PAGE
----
What is this Language We Speak?


Indian Paintbrush

I meant to say the Indian paintbrush flowers have taken over the roadsides.

I am fascinated by words, especially English words. English is a conglomeration, picking up words from all over the world. I believe this is particularly true of American English, since the country itself is a hodgepodge of ethnicities.

What we cannot borrow from another country, we invent. I’m thinking particularly of words like thingamabob, smog and television.

As we came into the twenty-first century, everything seemed to escalate and zoom. (Isn’t zoom an invented word?) Suddenly, new words and meanings started popping up every week–words like Google and defrag and cyber and terabyte.

Word meanings evolve also–grow is now something you can do with your business and cell is a synonym for mobile telephone. Gay has changed semantically from meaning happy and bright to referring to homosexuality; the original use has all but disappeared.

This year I’ve not only been helping a first-grader learn to read but I’ve met a family from Afghanistan. Both of these contacts are learning English. Both ventures have made me more keenly aware of the difficulties that entails.

Some things we say simply don’t make sense unless English is a person’s “first language” and they’ve been working with it a very long time.

 

Blooming brush

What I said: The paintbrushes are blooming?

The other day I told my husband, “The bluebells are almost over but the paintbrushes are blooming.” I imagined the roadside fields of blue being taken over by orange flowers called “Indian Paintbrush” and I suppose he did too. Then I started laughing as I thought about what my Afghani friends might picture.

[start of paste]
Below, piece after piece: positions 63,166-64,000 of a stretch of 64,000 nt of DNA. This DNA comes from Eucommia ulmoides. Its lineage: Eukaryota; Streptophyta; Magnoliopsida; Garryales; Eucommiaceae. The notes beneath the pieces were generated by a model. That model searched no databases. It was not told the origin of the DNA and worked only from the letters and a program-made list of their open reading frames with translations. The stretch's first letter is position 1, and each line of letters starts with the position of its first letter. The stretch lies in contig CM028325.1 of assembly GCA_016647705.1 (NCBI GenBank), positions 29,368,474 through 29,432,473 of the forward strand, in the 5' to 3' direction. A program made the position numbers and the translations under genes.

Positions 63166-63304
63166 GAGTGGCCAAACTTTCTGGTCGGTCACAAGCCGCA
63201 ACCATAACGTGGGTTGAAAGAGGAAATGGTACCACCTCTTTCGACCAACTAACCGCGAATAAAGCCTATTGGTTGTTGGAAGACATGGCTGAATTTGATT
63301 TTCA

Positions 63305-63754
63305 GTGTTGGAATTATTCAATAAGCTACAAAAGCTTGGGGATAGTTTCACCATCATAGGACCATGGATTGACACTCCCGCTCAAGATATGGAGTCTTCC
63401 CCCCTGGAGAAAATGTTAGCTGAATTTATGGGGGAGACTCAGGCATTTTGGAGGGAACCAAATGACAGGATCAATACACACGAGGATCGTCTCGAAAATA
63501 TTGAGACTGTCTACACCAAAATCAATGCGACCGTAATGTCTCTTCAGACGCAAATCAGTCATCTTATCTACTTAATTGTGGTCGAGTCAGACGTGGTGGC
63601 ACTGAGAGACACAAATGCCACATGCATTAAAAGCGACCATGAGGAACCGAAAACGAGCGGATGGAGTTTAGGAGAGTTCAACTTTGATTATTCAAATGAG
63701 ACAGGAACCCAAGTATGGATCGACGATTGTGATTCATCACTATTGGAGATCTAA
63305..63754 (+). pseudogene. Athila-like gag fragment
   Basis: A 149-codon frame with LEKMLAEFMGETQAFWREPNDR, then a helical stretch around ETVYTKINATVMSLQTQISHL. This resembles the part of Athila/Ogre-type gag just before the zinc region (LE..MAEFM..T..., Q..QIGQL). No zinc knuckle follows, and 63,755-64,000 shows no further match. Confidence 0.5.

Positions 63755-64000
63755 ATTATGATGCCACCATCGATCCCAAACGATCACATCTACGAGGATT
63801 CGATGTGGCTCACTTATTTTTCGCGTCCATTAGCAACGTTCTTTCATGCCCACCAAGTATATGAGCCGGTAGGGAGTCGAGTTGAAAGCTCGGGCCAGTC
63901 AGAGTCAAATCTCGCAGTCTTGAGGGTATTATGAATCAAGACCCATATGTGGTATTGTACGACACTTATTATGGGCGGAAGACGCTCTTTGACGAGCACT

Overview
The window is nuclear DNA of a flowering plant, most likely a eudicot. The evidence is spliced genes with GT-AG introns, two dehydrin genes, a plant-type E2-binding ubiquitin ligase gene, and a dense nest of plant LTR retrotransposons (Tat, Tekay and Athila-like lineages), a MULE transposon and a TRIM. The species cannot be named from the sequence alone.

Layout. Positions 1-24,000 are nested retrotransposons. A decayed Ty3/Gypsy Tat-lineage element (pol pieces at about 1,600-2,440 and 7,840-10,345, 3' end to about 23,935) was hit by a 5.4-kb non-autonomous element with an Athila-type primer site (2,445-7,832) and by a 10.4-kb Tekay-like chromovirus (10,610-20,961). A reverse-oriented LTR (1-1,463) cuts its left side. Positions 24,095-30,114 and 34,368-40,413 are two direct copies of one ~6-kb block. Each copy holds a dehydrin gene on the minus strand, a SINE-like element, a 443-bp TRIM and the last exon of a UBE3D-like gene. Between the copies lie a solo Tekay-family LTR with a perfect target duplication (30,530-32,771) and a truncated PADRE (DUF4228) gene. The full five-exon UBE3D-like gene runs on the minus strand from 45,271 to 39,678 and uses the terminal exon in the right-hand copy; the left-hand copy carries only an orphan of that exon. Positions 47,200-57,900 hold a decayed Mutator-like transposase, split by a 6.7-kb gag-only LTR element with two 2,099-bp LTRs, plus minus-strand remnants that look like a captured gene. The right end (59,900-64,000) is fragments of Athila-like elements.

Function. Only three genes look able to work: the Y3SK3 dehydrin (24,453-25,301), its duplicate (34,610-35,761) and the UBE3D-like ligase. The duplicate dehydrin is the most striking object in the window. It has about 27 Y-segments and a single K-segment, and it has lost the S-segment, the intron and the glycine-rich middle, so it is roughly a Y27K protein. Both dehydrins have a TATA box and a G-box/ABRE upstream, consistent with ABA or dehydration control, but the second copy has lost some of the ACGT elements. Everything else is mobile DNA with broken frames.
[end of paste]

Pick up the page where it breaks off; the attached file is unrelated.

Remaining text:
I read the King James English in my Bible, so I am comfortable with old words, like assay, thwart, fortitude and gird. Not all my acquaintances are as familiar and I try to adjust my writing and my speech according to my readers or listeners.

As a result, sometimes I feel as if I must speak more than one language!

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About janets123

Children's writer, newspaper columnist, essayist, poet, storyteller
This entry was posted in Short Takes on Life and tagged , , , , , , , . Bookmark the permalink.

6 Responses to What is this Language We Speak?

  1. Thingamajig and dumafloppy come to mind, yes the English language is one of the most difficult to teach, it is cra cra!

  2. maragen says:

    My son-in-law was in the passenger seat with his elbow on the armrest in the middle where I always put my purse. As I sat down on the driver’s side I said “chel-bo” which in Eastern Oklahoma obviously means “watch your elbow”. He pulled his arm off the armrest and then he said “Hey, that isn’t even a word I understood it!”

    Good to hear from you!

  3. Roberta says:

    I have not adjusted to – and refuse to accept – the “new American English”! I live overseas so I hear about the new words and expressions sometimes years after they came into fashion. You grow flowers, not businesses. You contact someone, not reach out. You work with someone, not partner. You have a problem, not an issue. You are not crazy busy, you are very busy. “Long story short” (cringe) should be “TO MAKE A long story stort.” To say something is “huge” is a waste of breathe because everyone says it about everything (or is that one out of style now?). “Awesome” is overused, meaningless, and maybe out of fashion now as a teenage catch-all cool word. My book collection consists only of English classics written in the 1700s, 1800s and a few in the early 1900s. Those books are clean, have good morals and ethics, excellent story lines, are very well written, and use proper English! I choose to live in a time warp! Call me old fashioned – I don’t care! The “old American English” was not broken so why “fix” it? Just my opinion. Thanks for listening!

    • janets123 says:

      Thanks for the encouragement to write what is “clean…good morals and ethics.” I can only hope to follow through with the “very well written.” Your feedback is appreciated!

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